01 Sep Q&A: Ms. Dandie Says Richmond City Council ‘Needs New Faces’
If elected to City Council, La’Tanya J. Dandie, who goes by Ms. Dandie, says she will listen to what small businesses and residents need from the city. (Don Gosney)
Interview, Denis Perez-Bravo
Name: La’Tanya J. Dandie, a.k.a. Ms. Dandie
Job: Mental Health Worker & Case Manager
Public Service: Case manager for homeless people suffering with mental health issues; behavioral technician for West Contra Costa Unified School District
Highest Education: Bachelor’s in Community Studies – Humphrey School of Law
Richmond Pulse:. Why are you running for City Council?
La’Tanya Dandie: Richmond needs a change [from] what has been going on for years. There are many men on the city council, and it needs new faces, including women, including Black women.
RP: What are the two most pressing issues in the city, and what should be done about them?
LD: One of the very first issues we need to take care of is the gross tax receipts that are pushing out the small businesses that can’t afford the taxes placed on them and are being punished for having a small business versus a larger company.
The second pressing thing is the Point Molate issue and how we are going to do more building, more revenue and more housing.
We have to look at why we are taxing small business owners. They should be taxed at a lower rate to keep them afloat. We should look at other cities that have tested and seen what they have gone through to help their small businesses, to grow more businesses to come to their city instead of pressing them out.
As far as Point Molate, we need to think about what we are going to do and how we are going to get revenue, building and housing to satisfy every person, to satisfy the community. To satisfy the council, to satisfy Chevron, to satisfy the fact that Point Molate was a place that should have generated its own money. Now we are at a standstill. We need to do something that makes everybody happy, kind of a happy medium for everyone.
RP: What is the most pressing issue in your district and how should it be addressed?
LD: I love my district. I love North, East and the Richmond Heights. One of the pressing issues is illegal dumping. I would like to [have] cameras watching areas where illegal dumping is being done. A lot of people blame it on the homeless, but illegal dumping comes from people from other places. I believe there should be some type of penalty for those that are doing illegal dumping in my area.
RP: How can the city help residents and businesses survive the COVID-19 pandemic and then recover?
LD: That goes back to the gross tax relief. People have laid off people and have closed down business. They are trying to survive on the pennies and nickels they have. What we can do as a city is try to figure out how to hold off these gross tax receipts to keep people in business so they won’t become homeless or have mental health issues trying to figure out how to rebuild their businesses. We should come together with the Chamber of Commerce, get all the businesses in Richmond, and see what people would like us to do for them. We could come up with so many ideas of what we want to do with small businesses. We need to have a sit down with all the businesses via Zoom to see what they would like us to do versus us telling them what we are going to do.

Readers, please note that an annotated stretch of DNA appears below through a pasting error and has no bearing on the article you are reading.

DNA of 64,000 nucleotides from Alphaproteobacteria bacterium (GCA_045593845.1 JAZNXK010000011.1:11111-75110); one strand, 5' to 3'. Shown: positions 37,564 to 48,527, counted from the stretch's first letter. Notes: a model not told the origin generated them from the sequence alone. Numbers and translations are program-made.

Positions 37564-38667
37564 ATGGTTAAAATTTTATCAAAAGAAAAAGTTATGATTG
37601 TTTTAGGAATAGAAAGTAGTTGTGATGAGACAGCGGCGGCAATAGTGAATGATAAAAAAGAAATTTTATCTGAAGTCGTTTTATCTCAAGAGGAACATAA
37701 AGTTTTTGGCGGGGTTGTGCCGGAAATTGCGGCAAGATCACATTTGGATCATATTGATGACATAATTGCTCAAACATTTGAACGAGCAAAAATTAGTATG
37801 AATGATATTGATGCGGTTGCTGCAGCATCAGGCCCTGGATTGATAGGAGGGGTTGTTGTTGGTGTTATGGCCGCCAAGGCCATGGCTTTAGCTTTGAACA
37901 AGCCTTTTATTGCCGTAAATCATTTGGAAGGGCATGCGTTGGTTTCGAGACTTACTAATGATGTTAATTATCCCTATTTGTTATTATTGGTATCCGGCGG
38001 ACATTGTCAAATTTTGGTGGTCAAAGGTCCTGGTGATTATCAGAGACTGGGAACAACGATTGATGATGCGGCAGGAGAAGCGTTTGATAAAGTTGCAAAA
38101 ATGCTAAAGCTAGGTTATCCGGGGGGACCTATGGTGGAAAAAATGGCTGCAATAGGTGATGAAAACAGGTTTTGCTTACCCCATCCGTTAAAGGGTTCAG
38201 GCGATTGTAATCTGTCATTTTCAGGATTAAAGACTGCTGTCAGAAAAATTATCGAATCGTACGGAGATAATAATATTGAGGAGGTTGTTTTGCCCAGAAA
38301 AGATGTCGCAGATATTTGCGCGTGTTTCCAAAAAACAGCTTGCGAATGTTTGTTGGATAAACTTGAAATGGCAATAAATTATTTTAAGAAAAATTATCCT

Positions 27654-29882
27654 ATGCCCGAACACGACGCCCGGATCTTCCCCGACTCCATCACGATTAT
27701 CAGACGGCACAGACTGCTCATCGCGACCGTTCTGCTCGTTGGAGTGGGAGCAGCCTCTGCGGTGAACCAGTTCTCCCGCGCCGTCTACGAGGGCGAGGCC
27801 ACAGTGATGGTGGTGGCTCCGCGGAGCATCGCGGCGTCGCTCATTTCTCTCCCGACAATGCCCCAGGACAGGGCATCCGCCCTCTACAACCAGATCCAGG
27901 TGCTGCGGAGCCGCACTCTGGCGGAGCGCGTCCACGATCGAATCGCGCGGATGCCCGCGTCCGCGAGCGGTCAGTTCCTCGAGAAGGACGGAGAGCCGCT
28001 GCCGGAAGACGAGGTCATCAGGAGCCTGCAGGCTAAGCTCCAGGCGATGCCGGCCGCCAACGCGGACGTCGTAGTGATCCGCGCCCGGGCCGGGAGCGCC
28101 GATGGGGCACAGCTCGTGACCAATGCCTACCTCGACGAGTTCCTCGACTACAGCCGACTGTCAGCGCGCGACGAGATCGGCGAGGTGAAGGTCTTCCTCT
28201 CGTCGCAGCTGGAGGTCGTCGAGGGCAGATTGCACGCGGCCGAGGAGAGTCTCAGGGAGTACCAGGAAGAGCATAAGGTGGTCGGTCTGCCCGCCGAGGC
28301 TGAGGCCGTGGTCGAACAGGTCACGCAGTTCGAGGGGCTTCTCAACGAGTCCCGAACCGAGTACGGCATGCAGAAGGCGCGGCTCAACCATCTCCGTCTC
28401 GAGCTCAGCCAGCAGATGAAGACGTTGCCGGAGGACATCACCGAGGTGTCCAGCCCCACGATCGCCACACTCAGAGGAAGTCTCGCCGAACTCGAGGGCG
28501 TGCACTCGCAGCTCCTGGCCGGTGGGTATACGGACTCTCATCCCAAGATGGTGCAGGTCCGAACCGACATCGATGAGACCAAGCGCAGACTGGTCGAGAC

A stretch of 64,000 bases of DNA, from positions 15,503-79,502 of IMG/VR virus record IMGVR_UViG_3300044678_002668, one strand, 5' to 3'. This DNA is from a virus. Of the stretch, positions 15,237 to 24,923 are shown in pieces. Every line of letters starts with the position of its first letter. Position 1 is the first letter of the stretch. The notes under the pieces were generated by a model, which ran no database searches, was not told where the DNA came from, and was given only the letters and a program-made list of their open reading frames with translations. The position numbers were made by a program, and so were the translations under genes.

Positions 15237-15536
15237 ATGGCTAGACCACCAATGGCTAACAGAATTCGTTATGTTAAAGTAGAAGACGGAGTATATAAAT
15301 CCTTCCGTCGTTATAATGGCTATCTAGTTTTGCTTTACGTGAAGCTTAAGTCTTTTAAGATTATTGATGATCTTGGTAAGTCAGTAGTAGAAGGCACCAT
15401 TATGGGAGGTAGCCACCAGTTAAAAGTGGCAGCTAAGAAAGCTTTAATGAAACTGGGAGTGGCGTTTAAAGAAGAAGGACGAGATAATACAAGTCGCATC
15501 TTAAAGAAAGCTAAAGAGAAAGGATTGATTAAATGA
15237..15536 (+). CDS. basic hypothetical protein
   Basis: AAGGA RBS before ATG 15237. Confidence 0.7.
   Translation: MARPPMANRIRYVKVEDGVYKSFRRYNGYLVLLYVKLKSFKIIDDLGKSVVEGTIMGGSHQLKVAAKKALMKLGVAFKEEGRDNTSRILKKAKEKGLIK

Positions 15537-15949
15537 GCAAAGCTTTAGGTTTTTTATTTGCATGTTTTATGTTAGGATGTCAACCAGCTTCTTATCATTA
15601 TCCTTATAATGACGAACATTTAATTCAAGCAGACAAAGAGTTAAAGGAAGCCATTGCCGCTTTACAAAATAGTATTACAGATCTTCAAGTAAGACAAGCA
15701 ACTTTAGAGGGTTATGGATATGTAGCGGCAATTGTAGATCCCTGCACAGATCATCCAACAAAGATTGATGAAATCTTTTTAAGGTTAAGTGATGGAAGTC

RP: What changes, if any, to policing would best serve the community?
LD: We are in a time where we are talking about defunding the police. My greatest statement to everyone is, conversation, strong hard conversations, about things that need to be talked about. Where will the money go? Where is it going to be allocated? Who is it going to be allocated to? What services aren’t going to be used with the money that are being defunded from them? What we need to do is, on the top of the list, with policing, we get mental health workers. We need people who look like the people in our city to be the first responders before the police get out there.
RP: Why are you the best person to represent your district?
LD: I have been a resident in Richmond for 10 years, and I haven’t seen too much change. I have seen the same people kinda revolve in and out of the City Council. Now is the time to get those faces changed. To get new lenses out there to see the things that Richmond wants to see. People who go out and ask the hard questions. Sit down in the grass, sit down in the dirt, sit down in encampments and ask the people what they want. I am that person. I go to the people, to the children, to the park, to the libraries, to the homeless and to the encampments. There are not too many people in the council right now, nor too many people running right now, who actually go and talk to people outside of campaigning, versus going out there when the dust is settled, and go talk to the people after 5 p.m. and ask them what do they need, how can I help you. I am that person that will get down to it and figure out every service and resource that this person needs and guide and direct them. I will get up, get out and go do something.
Correction: An earlier version of this story identified Ms. Dandie’s first name as Janet. Her full name is La’Tanya J. Dandie.